Sunday, 21 August 2016

Hope in Eternity

Therefore I tell you, do not worry about tomorrow, for tomorrow will worry about itself. Each day has enough trouble of its own. Matthew 6:34

Tonight I touch down in the city where my firstborn child died, just over eight years ago (something I have written about here). And as I do, I reflect on many things. This is the city where I knew, without a shadow of a doubt that my faith was genuine. It was the place where the words in 1 Peter about trials, which ‘have come so that the proven genuineness of your faith - of greater worth than gold which perishes though refined by the fire - may result in praise, glory and honour when Christ is revealed’, were proven true. It was a place where I saw Christian love and hospitality like never before, as strangers opened their homes and together Christians provided for all our needs. It was a spiritually rich time where we learnt much about eternity. And yet, there is no changing the fact it is a city tinged with sadness as it is the place where our daughter died, early one morning in the middle of an unseasonal thunderstorm. It reminds me of that morning when we realised that never again would we feel fully at home on this earth, but would long for the days described in Revelation Chapter 21: ‘The Lord Himself will wipe away every tear, and there will be no more sickness or sorrow or death’.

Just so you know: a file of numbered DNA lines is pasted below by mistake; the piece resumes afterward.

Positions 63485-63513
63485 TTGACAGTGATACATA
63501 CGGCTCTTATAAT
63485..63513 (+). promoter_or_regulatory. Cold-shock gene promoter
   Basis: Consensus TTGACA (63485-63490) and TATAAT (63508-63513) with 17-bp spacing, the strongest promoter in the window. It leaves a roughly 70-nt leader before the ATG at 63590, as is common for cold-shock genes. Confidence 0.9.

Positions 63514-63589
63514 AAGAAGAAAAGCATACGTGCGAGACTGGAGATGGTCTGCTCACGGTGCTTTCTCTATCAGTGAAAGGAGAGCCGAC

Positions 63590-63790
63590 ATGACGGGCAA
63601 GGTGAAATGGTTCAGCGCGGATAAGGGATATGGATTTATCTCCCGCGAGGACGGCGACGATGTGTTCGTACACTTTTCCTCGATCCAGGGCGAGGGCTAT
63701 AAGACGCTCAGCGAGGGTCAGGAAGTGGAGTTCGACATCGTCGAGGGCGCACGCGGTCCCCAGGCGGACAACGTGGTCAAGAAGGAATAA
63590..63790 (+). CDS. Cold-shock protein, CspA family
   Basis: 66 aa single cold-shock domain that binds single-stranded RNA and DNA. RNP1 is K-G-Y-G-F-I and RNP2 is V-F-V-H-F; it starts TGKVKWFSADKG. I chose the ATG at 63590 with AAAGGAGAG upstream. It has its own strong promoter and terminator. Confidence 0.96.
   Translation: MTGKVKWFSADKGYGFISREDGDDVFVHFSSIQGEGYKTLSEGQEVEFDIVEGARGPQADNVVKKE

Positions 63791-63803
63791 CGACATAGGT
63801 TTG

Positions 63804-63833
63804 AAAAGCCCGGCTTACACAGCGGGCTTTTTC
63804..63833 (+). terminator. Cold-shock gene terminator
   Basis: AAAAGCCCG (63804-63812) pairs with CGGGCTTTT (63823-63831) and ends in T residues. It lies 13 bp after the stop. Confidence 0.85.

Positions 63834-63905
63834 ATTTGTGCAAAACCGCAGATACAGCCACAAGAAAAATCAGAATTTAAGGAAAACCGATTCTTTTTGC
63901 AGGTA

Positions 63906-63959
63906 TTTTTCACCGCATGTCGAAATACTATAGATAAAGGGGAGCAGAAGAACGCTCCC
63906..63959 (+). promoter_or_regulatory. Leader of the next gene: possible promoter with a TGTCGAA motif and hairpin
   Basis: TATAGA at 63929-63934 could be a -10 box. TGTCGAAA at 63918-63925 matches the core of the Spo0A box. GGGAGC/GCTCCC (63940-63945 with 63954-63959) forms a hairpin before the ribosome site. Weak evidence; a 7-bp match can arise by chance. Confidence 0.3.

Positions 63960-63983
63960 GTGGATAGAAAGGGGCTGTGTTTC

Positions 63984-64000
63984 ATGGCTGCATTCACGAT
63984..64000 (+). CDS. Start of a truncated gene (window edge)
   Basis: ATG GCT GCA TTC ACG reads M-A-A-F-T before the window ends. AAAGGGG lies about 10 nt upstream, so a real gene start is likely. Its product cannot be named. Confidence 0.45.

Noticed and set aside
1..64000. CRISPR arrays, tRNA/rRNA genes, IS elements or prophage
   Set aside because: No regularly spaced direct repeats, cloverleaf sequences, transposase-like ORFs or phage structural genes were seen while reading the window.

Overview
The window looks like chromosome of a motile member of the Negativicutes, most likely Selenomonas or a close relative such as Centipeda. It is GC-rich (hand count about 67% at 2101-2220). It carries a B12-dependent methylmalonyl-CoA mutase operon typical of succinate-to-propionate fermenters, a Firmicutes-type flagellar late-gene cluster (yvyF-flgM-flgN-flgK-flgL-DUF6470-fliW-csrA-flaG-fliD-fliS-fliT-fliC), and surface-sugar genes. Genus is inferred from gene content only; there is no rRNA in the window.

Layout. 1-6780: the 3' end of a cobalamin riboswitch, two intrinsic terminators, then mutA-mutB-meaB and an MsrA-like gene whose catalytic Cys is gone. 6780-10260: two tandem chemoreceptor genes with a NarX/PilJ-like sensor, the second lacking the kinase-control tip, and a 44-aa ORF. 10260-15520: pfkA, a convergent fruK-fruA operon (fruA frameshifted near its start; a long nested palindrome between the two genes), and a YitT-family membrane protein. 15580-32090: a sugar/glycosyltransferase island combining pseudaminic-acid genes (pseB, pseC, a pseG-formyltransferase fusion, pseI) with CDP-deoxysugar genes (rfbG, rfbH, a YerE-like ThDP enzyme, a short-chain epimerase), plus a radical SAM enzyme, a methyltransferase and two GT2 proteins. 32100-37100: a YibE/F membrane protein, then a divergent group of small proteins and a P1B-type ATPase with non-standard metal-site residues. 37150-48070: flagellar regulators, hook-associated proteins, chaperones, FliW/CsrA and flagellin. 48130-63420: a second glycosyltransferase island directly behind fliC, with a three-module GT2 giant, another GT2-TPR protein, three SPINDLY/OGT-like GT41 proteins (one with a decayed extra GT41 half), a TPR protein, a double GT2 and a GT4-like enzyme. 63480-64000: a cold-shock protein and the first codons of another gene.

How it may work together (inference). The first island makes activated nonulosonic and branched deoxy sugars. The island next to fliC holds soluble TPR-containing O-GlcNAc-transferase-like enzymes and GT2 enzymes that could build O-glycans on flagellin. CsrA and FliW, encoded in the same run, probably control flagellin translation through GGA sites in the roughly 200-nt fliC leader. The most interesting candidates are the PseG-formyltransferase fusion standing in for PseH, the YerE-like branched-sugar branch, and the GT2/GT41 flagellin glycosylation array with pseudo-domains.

I was reflecting on how that grief changes us. One thing that is absolutely clear is that it is hard to plan for tomorrow. I hear others with young children talking about university fees, or desired events a long time hence such as graduations, marriages, becoming grandparents. I don’t think about such things. Part of me doesn’t really believe that I’ll see my children grow up, cannot assume that we will all live to see such a day. I know others who talk about a time in the future when they might know more rest, but I can’t really look ahead to such a time.

I do know that I am here today, and that my husband and children are healthy and safe in our East African home. I do know that my current God-given responsibilities include loving and supporting my husband, raising our children in a God-honouring way, and undertaking my professional duties to the best of my ability, ‘as working for the Lord, not for men’ (Colossians 3:23). But beyond the immediate future, I cannot really see.